State officials have contained a slick of oil discovered Friday morning in the Talbert Canal near Huntington Beach.
According to the California Department of Fish and Wildlife’s Office of Spill Prevention and Response, crews working to replace sheer slab walls had noticed glints of light.
“Because of the oil’s brownish-milky characteristics, officials believe it may have come from an abandoned pipeline,” state officials said.
The shine was contained and crews continued to monitor the situation, officials said in a tweet Friday afternoon.
“No oil was observed at Talbert Marsh; no oily wildlife observed,” the tweet reads.
After an estimated 25,000 gallons of crude oil spilled from a broken pipeline connected to an offshore platform in Orange County last October, oil seeped into the environmentally sensitive Talbert Marsh.
Though authorities initially feared the worst as crashing waves churned up dead fish and oil-covered birds struggled to flee, a combination of luck, favorable weather conditions and an aggressive response from officials who had learned from previous oil spills softened the blow.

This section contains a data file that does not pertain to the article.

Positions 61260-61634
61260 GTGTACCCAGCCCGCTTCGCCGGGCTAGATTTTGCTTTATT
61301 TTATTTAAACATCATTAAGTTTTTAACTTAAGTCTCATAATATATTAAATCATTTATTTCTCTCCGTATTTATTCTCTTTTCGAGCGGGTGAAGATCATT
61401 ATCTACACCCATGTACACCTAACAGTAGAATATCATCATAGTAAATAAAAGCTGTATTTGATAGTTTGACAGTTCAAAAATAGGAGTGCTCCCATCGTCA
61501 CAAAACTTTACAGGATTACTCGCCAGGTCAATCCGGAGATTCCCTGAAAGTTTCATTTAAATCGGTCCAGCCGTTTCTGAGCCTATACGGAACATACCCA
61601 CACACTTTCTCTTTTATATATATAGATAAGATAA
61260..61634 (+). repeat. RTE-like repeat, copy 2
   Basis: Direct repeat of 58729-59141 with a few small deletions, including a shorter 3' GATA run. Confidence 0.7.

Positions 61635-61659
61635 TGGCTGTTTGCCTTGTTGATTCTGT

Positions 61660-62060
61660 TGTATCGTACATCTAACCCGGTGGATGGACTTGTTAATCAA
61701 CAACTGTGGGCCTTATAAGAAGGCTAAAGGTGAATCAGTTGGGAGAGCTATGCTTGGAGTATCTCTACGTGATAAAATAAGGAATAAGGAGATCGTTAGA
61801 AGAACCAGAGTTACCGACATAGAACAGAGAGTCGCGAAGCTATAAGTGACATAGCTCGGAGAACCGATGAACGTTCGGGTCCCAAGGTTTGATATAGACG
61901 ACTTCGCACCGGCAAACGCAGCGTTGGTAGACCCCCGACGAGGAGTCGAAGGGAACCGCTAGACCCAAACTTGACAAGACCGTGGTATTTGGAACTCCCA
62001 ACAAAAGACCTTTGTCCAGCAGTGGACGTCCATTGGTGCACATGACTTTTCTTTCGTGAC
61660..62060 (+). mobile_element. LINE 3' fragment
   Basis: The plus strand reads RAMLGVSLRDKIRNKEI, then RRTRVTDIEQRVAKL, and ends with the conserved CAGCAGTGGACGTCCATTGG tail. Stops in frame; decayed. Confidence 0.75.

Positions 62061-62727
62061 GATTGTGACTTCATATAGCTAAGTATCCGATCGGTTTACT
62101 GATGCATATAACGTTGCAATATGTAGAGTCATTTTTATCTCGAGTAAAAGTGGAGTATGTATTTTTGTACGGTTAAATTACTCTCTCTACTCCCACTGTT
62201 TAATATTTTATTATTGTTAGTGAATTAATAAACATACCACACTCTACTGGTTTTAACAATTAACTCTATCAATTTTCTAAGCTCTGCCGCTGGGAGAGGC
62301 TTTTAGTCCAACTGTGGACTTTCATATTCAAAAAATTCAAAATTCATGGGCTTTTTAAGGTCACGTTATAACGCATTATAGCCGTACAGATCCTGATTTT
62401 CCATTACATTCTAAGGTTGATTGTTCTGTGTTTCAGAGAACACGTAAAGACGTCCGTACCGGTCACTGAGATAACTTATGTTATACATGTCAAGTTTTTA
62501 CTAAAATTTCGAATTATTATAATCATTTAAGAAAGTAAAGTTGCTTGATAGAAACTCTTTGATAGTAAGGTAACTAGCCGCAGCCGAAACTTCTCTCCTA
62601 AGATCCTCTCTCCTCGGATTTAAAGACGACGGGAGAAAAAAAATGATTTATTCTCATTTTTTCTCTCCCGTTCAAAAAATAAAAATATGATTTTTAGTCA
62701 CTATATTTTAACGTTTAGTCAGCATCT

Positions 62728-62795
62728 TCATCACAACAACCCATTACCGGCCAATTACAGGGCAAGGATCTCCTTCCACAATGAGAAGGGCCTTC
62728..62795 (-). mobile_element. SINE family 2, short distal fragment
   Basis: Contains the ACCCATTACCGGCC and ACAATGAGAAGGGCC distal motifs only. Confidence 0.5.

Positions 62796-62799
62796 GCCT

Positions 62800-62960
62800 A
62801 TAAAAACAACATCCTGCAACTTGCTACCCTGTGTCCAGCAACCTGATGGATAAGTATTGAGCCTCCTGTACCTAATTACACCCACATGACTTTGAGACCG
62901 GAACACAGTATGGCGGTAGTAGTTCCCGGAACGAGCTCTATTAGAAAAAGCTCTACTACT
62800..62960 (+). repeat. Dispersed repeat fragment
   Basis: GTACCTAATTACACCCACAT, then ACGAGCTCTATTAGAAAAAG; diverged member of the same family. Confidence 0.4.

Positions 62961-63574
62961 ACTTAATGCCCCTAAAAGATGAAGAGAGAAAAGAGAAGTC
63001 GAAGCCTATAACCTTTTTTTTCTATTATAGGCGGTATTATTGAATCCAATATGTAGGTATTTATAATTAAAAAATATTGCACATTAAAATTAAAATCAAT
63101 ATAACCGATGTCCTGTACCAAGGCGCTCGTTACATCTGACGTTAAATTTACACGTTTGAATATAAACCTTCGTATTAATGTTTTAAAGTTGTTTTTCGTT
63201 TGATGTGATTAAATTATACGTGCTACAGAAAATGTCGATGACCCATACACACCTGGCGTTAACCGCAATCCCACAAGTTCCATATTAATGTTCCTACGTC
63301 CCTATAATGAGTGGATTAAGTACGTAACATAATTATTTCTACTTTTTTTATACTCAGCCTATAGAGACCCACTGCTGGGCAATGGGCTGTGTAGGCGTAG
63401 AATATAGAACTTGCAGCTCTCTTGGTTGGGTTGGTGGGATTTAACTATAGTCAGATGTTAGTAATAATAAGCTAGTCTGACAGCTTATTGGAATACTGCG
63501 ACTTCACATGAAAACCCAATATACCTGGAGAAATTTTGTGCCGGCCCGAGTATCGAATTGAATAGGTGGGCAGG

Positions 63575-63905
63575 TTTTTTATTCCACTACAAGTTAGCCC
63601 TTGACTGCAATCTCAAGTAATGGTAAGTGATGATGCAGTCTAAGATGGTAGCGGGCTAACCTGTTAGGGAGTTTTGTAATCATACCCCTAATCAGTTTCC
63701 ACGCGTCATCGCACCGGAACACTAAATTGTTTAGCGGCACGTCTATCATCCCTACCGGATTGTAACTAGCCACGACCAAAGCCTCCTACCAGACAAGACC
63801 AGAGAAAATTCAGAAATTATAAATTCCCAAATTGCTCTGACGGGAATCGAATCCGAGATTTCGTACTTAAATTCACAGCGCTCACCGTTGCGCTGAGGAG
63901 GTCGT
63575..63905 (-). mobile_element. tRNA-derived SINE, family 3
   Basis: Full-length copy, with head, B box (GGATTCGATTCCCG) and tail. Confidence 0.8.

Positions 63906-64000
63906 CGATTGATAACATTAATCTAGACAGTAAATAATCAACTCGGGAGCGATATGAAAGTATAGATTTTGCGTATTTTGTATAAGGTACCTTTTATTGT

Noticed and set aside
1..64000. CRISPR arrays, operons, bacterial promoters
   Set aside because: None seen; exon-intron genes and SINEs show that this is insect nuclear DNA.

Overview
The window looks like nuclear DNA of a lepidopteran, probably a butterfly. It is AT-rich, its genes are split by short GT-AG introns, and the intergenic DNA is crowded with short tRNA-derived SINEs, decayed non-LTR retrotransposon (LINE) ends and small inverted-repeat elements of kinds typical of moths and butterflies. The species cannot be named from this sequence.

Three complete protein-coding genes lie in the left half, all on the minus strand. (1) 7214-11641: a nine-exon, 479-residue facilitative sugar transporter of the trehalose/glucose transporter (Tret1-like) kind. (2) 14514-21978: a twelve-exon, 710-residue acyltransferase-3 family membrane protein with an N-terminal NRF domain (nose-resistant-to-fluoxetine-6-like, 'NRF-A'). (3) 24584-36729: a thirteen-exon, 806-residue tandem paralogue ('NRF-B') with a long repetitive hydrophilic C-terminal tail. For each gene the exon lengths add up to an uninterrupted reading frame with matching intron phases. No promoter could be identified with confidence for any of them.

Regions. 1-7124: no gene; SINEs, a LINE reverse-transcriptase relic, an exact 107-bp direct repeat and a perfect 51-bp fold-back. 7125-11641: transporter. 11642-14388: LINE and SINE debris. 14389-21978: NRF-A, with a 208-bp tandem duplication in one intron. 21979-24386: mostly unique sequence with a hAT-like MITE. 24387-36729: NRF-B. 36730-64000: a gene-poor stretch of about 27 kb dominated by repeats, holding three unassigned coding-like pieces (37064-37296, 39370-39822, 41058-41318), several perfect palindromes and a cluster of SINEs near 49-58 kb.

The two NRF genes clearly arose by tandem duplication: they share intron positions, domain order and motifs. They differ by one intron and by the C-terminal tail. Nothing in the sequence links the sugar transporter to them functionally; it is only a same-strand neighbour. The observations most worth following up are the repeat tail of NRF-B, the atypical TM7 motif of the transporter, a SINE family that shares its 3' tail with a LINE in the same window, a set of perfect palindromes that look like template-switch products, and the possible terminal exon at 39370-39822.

Officials pointed to a favorable ocean current that pulled the oil plumes south without large amounts of oil hitting the shores.
Beaches as far south as San Diego County saw tar balls but escaped major oil floods. This was in marked contrast to the much larger American Trader oil spill in 1990, which blanketed beaches, jetties and wetlands with crude oil and polluted 15 miles of Orange County beaches.
A spokesman for the Department of Fish and Wildlife could not be reached on Friday for further information.
https://www.latimes.com/california/story/2022-10-07/oil-sheen-contained-in-talbert-channel-huntington-beach Oil sheen contained in Talbert Channel near site of O.C. spill